Filed under: Uncategorized — Allison @ 11:23 am

Today I learned that going at least once a year for a MAP session is necessary. My audiologist, Kim tells me that daily life can slowly corrupt the MAPs in your CI. Static electricity is the culprit.

Since I’ve graduated from college (May 2009), I haven’t done anything with my cochlear implant, except wear it in my daily life, which is why I haven’t been updating here.

It’s been interesting having a very hands-off approach to tinkering with my MAPs (one of the benefits of going to a school with an on-site audiology department) and just living my daily life without having weekly access to a audiology center.

Over the last few months, Mom has noticed that I haven’t been hearing as well, and my speech has been deteriorating. Also, she’s frustrated with me because usually by the time I get home, the batteries are dead, I don’t want to “listen” any more for the day, or I take a nap, so I’m going without sound in my ear. She doesn’t get to have the benefit of living with me with my cochlear implant, because when I’m at home, I want quiet.

My problems have resulted as a shift from my listening environments. I was going from a school environment to a work environment. My work environment consists of listening to the floor buffer in the morning (very loud, it makes my head hurt every time he races by), of shopping carts and equipment crashing into each other, of babies crying and kids throwing a temper tantrum (those really get on my nerves), and people dropping stuff on the floor. So by the end of the day, I’m tired, I have a headache, and my ear and skin around the magnet is sore.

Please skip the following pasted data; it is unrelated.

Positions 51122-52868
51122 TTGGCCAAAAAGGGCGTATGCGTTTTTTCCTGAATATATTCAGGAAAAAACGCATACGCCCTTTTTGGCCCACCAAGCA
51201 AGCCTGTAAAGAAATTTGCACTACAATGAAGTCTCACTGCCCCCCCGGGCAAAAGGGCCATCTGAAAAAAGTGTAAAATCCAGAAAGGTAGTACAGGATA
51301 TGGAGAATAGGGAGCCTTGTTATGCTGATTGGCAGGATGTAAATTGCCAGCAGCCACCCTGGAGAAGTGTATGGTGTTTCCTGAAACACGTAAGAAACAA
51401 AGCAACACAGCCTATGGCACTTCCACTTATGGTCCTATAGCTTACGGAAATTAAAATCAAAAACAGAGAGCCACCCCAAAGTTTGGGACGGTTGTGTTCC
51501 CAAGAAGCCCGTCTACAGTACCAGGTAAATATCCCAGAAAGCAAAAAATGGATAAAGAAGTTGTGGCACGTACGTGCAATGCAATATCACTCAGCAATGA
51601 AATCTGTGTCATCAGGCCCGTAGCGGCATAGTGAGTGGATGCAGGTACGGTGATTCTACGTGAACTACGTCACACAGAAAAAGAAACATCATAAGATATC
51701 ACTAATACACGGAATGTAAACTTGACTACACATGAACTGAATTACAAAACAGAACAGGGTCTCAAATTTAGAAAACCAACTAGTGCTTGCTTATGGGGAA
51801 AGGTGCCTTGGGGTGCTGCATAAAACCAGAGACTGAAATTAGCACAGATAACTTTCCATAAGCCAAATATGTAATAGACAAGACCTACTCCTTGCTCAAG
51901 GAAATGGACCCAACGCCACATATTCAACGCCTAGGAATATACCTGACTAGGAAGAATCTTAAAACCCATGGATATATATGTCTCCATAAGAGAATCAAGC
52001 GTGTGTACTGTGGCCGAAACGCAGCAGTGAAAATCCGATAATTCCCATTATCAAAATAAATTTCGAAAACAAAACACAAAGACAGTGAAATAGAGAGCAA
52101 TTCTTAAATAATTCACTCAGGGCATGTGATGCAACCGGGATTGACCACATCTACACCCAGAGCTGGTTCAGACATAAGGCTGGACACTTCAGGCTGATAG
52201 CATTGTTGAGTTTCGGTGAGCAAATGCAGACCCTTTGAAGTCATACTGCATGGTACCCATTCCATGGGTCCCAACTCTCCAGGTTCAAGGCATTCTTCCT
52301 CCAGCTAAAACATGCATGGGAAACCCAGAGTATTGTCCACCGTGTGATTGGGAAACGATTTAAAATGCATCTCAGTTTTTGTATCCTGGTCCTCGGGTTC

Several arguments about it later, she finally made an appointment and I was back in to see Kim, and tinker with my MAPs. So off we go on Tuesday to the audiologist. I came home from work thinking my appointment was on Wednesday, but it was actually Tuesday.

Before I left NY, Catherine made a CD for me with all my MAPs and relevant history so I could give it to Kim. Well, I couldn’t find the CD with all my programs and Kim didn’t have my history on the computer. The problem was that Kim couldn’t download my MAPs without resetting my CI and losing my programs, because there was a new version of the SoundWave program. Luckily, the on-call audiologist at AB came to the rescue and we were able to get my programs downloaded without erasing them.

I could instantly tell the difference between the program in my CI and the redownloaded one, and how much crisper and clearer it sounded.

Mom came with me, and she noticed that after my program got redownloaded and throughout the session my speech was rapidly improving. I wasn’t making more of an effort, I was my same old Allison self…so yes, being able to hear the speech sounds, even without consciously being aware of it, does make a difference in being able to replicate those sounds when speaking. Mom said a sentence before the program and I had a hard time understanding what she was saying, but after the new downloaded program, I was able to understand everything she said, without being able to read her lips.

As always, I present a challenge for any audiologist, and Kim is no exception to this rule (Thank you to every audiologist who has ever had to do a MAP for me). Where I was in January 2007 (extremely powerful) and now was a huge difference, and I still wanted less power. This is confusing because she couldn’t figure out why the big difference (key word: MORE POWER) between now and then, other than I wanted my CI to be more like my hearing aid, with lots of low frequencies, and not a lot with the high frequencies.

I’ve been wearing my CI with the volume in the 7:30 position (it should be at the 12:00). I still feel like I listen more with my hearing aid ear, instead of my CI ear. So, my new assignment is to wear my CI with the volume at 12:00, and turn down the volume on my hearing aid. In order to reap maximum benefit with the CI, I need to be listening more with the CI than with the HA ear. “Use It or Lose It” is basically what it is.